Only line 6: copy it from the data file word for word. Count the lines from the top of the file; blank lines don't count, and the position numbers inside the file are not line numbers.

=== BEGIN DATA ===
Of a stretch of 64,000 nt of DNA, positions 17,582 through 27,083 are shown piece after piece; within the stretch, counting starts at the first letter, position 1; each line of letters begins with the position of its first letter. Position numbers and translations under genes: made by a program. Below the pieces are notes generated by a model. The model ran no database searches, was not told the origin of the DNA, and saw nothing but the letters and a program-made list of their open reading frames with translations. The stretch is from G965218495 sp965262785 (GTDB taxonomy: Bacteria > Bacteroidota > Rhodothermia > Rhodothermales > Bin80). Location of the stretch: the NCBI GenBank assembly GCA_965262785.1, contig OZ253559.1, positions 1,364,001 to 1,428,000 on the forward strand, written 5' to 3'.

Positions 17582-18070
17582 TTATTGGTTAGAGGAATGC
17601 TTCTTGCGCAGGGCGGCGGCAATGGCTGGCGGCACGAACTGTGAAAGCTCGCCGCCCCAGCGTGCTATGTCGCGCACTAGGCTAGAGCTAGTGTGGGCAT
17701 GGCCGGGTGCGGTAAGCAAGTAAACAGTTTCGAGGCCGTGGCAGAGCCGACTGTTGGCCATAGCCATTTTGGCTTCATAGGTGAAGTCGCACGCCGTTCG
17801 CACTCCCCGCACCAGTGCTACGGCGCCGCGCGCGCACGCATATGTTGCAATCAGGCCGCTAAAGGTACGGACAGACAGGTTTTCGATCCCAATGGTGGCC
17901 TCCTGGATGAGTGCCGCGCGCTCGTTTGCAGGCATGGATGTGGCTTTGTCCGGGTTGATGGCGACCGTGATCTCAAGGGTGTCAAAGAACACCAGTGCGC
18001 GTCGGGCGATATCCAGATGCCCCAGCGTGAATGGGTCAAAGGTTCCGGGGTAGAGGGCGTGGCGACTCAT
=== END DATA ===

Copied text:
17801 CACTCCCCGCACCAGTGCTACGGCGCCGCGCGCGCACGCATATGTTGCAATCAGGCCGCTAAAGGTACGGACAGACAGGTTTTCGATCCCAATGGTGGCC